Tuesday, May 3, 2011

Death of Osama Bin Ladin and One Man's View

Somehow, I think it is fitting that I was out of it while this “news event” was taking place. It seems to solidify a different perspective that I have from others around me that started on September 11th 2001. It seems to spark this gulf that exists in the way I see the world, and the way that the Media's America is portrayed. It speaks to the sickness that is eating at the heart of a honest American Soul.

On 9/11, I was deep in the backcountry of Glacier Peak Wilderness. I was there with a good friend of mine, John Solo while we did a 4 day traverse of the northern slopes of that mountain. It was the high times of the bloom and the views of the Mountains and Valleys seemed to sign to a man of the true nature of the world. Having spent the previous day arduously climbing the endless switchbacks of Vista Ridge from the Suiattle River Bridge, we sat overlooking the views. That day we passed many travelers and thru-hikers, sharing stories of their experiences, getting in touch with our fellow kindered spirits that walked these trails. This was humanity at it's best, sharing experiences, sharing food, and sharing knowledge of the trail ahead.

The only odd thing about this day, was there were no airplanes. John and I had watched the contrails of a jet double back on their path, returning to Canadian Airspace. I remember causually turning to John, and mentioning a Joke, “They must have forgotten the Boyd's Coffee..” A pop culture pun on an old tv commercial. It was when we came back that I noticed how nuts my fellow American's had become. Flags at half mass, mourners, and that low drum-beat of patriotism and revenge reverberating from a country in the grips of fear and seeking revenge. As the days went by, and the press and politicians stoked those Drums, we jumped into two wars of “revenge”. Our natural reaction was like that of a wounded cat, strike out with full claws while licking your wound.

That mentality, allowed us to be tricked and lead in wrong directions. People don't seem to remember that now. But I remember it from those days. A disturbed feeling of what my fellow American's were feeling, and the large gulf that existed between me and them. For me, the viewpoint was that we were seeing the reaction of, “man's-inhumanity to fellow man.” Look to the sources of how we got there and the reaction that was released. There was more to be gained out of this then just rote revenge and lashing out. For a large part most of us did, but there was still the odd justification for extending ourselves out into two wars in the name of crushing Al-Queda.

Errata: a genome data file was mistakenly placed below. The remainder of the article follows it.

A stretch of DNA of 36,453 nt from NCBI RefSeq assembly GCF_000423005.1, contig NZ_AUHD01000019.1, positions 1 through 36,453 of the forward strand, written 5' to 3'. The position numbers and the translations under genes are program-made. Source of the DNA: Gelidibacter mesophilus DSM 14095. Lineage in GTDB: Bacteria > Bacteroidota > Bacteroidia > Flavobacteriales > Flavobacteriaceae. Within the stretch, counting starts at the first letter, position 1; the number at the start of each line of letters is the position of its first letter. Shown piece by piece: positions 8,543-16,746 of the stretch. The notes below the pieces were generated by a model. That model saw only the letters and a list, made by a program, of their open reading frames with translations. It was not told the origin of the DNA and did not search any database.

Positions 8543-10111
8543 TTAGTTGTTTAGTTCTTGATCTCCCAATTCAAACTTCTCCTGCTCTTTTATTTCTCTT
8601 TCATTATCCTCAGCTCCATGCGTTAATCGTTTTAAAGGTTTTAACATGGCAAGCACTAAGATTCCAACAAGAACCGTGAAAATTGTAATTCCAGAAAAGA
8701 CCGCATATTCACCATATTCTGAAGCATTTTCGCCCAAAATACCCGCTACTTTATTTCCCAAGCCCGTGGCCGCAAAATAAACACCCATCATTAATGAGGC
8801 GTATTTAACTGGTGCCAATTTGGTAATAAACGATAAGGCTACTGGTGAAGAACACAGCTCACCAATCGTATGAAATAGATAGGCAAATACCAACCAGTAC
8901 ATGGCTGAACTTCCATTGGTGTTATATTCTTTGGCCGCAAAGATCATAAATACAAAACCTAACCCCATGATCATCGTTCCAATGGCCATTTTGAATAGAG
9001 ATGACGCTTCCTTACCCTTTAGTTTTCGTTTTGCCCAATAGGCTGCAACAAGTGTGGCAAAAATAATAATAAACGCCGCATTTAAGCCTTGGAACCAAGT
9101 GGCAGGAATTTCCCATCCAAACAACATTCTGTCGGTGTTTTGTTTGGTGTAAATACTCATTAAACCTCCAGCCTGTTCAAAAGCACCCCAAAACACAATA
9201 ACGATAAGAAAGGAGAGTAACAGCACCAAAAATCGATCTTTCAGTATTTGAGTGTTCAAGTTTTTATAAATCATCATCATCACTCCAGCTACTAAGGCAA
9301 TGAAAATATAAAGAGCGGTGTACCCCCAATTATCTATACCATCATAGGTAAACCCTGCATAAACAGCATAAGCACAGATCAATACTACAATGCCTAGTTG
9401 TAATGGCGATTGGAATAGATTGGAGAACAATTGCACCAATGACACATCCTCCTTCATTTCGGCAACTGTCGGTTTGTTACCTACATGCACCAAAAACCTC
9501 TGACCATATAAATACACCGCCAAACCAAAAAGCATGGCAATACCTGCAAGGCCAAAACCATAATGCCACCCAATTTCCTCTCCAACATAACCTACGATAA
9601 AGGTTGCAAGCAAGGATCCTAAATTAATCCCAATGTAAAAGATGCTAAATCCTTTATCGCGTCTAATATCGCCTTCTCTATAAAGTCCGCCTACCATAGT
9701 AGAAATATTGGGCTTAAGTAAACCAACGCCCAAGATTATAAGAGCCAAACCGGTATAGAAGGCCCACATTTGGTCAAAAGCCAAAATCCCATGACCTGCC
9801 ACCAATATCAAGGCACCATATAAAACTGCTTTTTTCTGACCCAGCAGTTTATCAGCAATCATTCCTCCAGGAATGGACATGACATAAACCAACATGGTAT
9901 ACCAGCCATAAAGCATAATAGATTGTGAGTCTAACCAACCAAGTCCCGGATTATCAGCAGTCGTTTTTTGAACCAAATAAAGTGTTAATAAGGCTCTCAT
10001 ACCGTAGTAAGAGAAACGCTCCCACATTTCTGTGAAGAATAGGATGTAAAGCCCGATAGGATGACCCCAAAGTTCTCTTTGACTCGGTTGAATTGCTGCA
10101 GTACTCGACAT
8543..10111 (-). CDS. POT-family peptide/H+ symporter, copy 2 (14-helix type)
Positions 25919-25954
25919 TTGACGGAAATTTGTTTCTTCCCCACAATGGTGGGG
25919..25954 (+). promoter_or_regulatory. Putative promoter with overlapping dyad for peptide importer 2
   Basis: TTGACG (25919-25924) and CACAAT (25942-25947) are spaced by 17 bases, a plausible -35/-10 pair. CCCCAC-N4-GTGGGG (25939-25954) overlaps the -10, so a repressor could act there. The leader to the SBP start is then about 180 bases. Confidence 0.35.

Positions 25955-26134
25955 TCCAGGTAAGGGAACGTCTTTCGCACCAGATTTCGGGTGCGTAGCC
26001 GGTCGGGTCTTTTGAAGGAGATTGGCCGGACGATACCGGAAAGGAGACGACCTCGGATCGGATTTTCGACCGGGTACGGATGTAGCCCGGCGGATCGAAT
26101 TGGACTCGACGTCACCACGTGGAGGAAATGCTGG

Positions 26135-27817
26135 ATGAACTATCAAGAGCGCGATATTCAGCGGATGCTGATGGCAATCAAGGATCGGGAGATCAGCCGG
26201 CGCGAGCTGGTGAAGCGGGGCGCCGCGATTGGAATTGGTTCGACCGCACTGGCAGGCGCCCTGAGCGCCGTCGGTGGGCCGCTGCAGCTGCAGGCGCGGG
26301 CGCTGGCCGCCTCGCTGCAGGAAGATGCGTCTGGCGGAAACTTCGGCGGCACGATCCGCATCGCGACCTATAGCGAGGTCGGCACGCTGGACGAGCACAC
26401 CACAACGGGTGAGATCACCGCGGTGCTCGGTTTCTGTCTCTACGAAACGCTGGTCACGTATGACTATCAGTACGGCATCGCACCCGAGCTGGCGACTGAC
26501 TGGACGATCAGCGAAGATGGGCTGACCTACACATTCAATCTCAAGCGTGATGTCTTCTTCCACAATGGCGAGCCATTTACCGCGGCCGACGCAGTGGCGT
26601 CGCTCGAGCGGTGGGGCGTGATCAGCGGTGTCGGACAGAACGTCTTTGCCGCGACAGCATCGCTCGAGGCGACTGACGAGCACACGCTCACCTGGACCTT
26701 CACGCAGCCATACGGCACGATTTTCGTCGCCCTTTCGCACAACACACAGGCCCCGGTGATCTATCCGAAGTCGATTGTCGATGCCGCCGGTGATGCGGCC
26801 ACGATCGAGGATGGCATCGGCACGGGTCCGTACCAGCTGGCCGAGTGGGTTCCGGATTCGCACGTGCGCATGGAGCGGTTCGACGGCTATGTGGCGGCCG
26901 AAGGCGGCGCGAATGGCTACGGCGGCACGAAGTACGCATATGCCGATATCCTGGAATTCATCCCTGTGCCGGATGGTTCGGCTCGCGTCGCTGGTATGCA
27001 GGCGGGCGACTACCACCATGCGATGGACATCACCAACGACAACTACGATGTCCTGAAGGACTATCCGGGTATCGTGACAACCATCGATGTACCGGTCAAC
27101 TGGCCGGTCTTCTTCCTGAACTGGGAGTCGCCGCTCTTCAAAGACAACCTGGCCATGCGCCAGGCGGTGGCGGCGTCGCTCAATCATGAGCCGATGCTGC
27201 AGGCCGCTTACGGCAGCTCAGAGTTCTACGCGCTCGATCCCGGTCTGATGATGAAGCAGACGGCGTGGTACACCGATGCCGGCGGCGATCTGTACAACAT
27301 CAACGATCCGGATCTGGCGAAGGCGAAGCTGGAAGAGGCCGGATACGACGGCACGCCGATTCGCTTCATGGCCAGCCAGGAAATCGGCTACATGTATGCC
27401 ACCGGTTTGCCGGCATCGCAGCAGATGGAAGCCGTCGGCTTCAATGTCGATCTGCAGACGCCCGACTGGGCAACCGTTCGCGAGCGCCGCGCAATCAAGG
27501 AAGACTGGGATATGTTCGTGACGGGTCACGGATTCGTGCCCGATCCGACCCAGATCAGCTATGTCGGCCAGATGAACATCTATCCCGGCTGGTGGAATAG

The root of crushing Al-Queida lay in the simple act of changing the world that those people lived in. In many cases, those who would follow Bin Ladin's words were those that had seen the hard knocks of the world, how the crushing weight of poverty, lack of opportunity, and shear hippocritial propaganda of the commercial state dealt with there life which was far different from those of us that lived in the crystal palace of western civilization. You don't have to go across the world to find places where these people are from. They might not have the zeal of far off lands and foreign names, but they lay here in our slums and ghettos as Gang's. People trying to find meaning and make sense of a world that they have fallen off from. The key as we later learned in Iraq and Afghanistan was not in military might, but by improving the lives and social connections of the people in these places. That was the way of real change.

Yesterday, as I was getting an examination by the doctor for an Accident I was in Sunday, I was asked a series of cognitive questions to test how I had fared from a concussion by the steering wheel of my late Ford Ranger. He asked me, “what is today's date?” “What important event happened yesterday?” I looked at him and thought it was odd that he should said that. I said, it was May Day, celebration of people and spring. He said, “No... We got Osama...” There was a sort of satisfied look on his face. I had not felt nausea till then, even though I had been in a vehicle accident. There in the face of what I thought was an intelligent man, was that old septor of revenge. I wanted to tell him, we hadn’t got anyone, he got us... He let lose a dragon, and gave the example he needed to wage his war.. We had not changed, and there was still more for us yet to learn about ourselves before we could accept the problems with our own society, let alone one on distant shores hunkered down in the mountains of Pakistan..

Osama Bin Ladin maybe dead, but people are still suffering without hope. There are still places where the disillusioned are looking for answers and, extreme men can be swayed to fight rather then build. Until, we change that, until we look at why this place in the human heart exist, there will be no peace, from them or ourselves... And more then technology or materialism, this is one of the most important things we can do with our country in these times.. Personally, I think it starts with turning off the media and getting to know your neighbor, one person at a time..

Just a thought,

– Ridgewalker

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